The election of  liberal Joe Biden to succeed conservative Donald Trump comes at the worst moment for North Korea’s Kim Jong-un as he battles hunger and poverty among his own people on top of a COVID-19 pandemic that he refuses to acknowledge.

To the dismay of Kim as he contemplates whether to greet Biden’s victory with more missile launches, Biden is expected to look for advice not to his instincts, as did Trump while falling “in love” with Kim during their three meetings, but to veteran advisers urging a go-slow approach.

Biden’s victory means the U.S. will enthusiastically support alliances that Trump has scorned while demanding allies, from Britain to South Korea and Japan, ante up more money and muscle.

As a result of Trump’s shrill calls for bigger contributions from members nations of NATO, the North Atlantic Treaty Organization, as well as Korea and Japan, he has compromised defenses against both Russia and China.

Russia first signaled its preference for Trump in cyberattacks during his 2016 campaign against Hillary Clinton while Trump has mounted an increasingly virulent trade war with China, North Korea’s only real ally.

Among Biden’s first acts as president should be to come to terms with South Korea on how much the South owes to keep U.S. bases and 28,500 U.S. troops in the country.

The talks stalled after Trump demanded an outlandish $5 billion a year, more than five times the $927 million the South paid last year. Next, the U.S. and South Korea might resume joint military exercises that Trump cancelled, without informing his defense secretary, after his first summit with Kim in Singapore in June 2018.

Now the question is whether Kim will test Biden’s will “as an intended sign of strength,” said Victor Cha, who advised on Korea during the presidency of George W. Bush, “but that would only shape a policy review in the administration towards more pressure and sanctions.”

Kim has ordered numerous tests of mid-to-short range missiles since the Singapore summit but last tested an ICBM, intercontinental ballistic missile, in November 2017. North Korea conducted its sixth underground test in September 2017 but has not exploded a nuclear warhead since then.

“North Korea has historically ramped up tensions early in a new U.S. and South Korean administration to induce concessions,” said Bruce Klingner of the Heritage Foundation. “Provocations could include the initial launch of the new ICBM revealed in North Korea’s October 10 parade or another nuclear test. Such blatant violations of UN resolutions could be one of the Biden administration’s first foreign policy crises.”

Klingner, however, predicts that Biden will adopt a modulated almost centrist approach of “policy over personality,” somewhere between threatening to attack North Korea and embracing him as did Trump. “Much remains uncertain,” he said, including how strongly Biden will want to enforce U.S. sanctions laws.”

The operative phrase for the eight years while Barack Obama was president and Biden was vice president was “strategic patience” in which the U.S. did nothing while the North increased its nuclear stockpile.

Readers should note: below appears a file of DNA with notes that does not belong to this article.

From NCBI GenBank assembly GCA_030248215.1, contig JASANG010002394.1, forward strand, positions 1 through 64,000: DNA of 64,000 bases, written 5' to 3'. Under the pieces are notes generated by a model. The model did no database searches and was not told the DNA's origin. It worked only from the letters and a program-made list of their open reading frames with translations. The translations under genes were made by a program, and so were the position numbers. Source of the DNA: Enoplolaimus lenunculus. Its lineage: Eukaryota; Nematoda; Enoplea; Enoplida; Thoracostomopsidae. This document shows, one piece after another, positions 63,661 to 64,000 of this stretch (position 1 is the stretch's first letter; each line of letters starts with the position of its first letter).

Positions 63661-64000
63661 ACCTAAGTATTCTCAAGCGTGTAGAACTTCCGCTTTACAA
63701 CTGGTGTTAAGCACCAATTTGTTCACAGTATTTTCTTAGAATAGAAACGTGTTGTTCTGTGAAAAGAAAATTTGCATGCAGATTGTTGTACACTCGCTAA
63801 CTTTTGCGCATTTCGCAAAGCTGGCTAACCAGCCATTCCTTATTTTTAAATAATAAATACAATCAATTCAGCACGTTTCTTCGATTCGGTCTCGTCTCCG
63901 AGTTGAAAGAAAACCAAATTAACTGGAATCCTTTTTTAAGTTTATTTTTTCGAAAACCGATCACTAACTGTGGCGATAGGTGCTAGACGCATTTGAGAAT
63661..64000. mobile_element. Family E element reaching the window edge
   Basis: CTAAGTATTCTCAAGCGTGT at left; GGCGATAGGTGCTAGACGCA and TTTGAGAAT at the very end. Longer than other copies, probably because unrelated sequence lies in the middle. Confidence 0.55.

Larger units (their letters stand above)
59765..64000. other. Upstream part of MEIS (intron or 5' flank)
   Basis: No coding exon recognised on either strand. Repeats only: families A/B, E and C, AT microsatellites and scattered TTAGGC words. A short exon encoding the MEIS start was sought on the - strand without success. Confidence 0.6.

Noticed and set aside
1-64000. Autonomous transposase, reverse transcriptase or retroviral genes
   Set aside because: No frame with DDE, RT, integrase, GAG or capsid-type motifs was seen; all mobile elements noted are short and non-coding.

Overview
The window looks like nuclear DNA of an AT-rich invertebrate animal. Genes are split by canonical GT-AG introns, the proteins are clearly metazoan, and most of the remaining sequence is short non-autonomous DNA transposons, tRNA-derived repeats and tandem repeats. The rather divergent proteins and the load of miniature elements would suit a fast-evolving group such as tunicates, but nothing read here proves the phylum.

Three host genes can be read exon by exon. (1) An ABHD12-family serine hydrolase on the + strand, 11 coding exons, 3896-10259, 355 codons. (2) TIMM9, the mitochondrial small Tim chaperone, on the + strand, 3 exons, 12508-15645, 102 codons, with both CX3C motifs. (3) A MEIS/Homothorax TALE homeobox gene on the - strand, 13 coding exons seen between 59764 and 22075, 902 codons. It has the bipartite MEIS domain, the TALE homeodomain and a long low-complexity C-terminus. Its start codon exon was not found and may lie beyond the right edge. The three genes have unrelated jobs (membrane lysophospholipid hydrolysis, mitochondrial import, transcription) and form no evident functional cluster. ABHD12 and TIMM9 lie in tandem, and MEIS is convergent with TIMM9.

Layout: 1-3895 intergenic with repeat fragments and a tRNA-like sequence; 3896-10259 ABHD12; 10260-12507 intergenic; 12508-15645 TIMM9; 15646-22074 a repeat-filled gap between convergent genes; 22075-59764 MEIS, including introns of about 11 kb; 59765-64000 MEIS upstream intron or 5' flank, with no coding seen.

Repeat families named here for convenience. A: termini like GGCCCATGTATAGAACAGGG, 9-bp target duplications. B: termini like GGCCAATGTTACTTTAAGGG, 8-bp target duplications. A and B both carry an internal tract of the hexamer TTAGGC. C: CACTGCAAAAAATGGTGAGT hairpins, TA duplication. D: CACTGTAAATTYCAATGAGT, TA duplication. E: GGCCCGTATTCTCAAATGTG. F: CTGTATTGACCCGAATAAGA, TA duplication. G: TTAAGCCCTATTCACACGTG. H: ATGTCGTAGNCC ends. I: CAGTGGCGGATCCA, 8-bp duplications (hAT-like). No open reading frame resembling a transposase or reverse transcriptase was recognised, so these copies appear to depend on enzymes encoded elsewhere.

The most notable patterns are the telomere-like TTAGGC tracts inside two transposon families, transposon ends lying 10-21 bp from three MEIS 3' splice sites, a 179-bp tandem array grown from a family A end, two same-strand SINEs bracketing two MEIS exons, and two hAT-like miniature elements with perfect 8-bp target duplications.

“We will see a return to many of Obama’s policies,” said Steve Tharp, who’s observed North Korea for decades as an army officer and civilian expert with the U.S. command in Seoul. The Biden team will include “a lot of the same advisors under Obama.”

As for North Korea’s response, Scott Snyder of the Council on Foreign Relations predicts that North Korean policy might emerge during the eighth congress of the ruling Workers’ Party, to be held shortly before Biden’s inauguration on January 20.

“I am inclined to downplay the possibility of provocations until then,” said Snyder, despite “the past pattern of North Korean behavior coinciding with other US leadership transitions.”

South Korea, stymied in attempts to reopen stalled talks with the North, remains fearful of a return to hardline confrontation. Moon would love to reach an “end-of-war” agreement that would formally end hostilities dating to the Korean War, but no one believes Kim will negotiate away his nuclear program despite U.S. and U.N sanctions and COVID-19.

China’s President Xi Jinping has been lavishing praise on the alliance with North Korea, claiming victory when Chinese troops rescued the communist regime 70 years ago from advancing U.S. and South Korean forces.

Xi has vowed China would do it again in the event of a second Korean War, but Kim Jong-un’s power has weakened during the COVID pandemic. He steadfastly refuses to acknowledge the spread of the disease among his impoverished people while closing his borders with China, stifling movement inside North Korea and welcoming advice from the World Health Organization.

“Biden will push working-level nuclear weapon negotiations with North Korea,” said Bruce Bennett, long-time North Korea watcher at the Rand Corporation, but Kim “is desperate to establish a position of power and influence for himself” and “nuclear weapons are a key legacy of his father and grandfather” — Kim Il-sung, who ruled for nearly 50 years, and his son, Kim Jong-il,  in power for 17 years before dying in 2011 when Jong-un, 28 at the time, inherited the throne.

Kim, as third-generation leader, “has made it clear that he views nuclear weapons as key to his survival,” said Bennett. “He is pursuing not just tens of nuclear weapons but hundreds.”

Biden “faces a tough situation,” said Evans Revere, long-time senior U.S. diplomat in Seoul. “Denuclearization is now an almost unattainable goal.  Kim believes more strongly than ever that nuclear weapons guarantee his regime’s survival.”

Biden’s job will be to try to persuade him otherwise.

That would be somewhere between “the impossible dream” and “mission impossible.”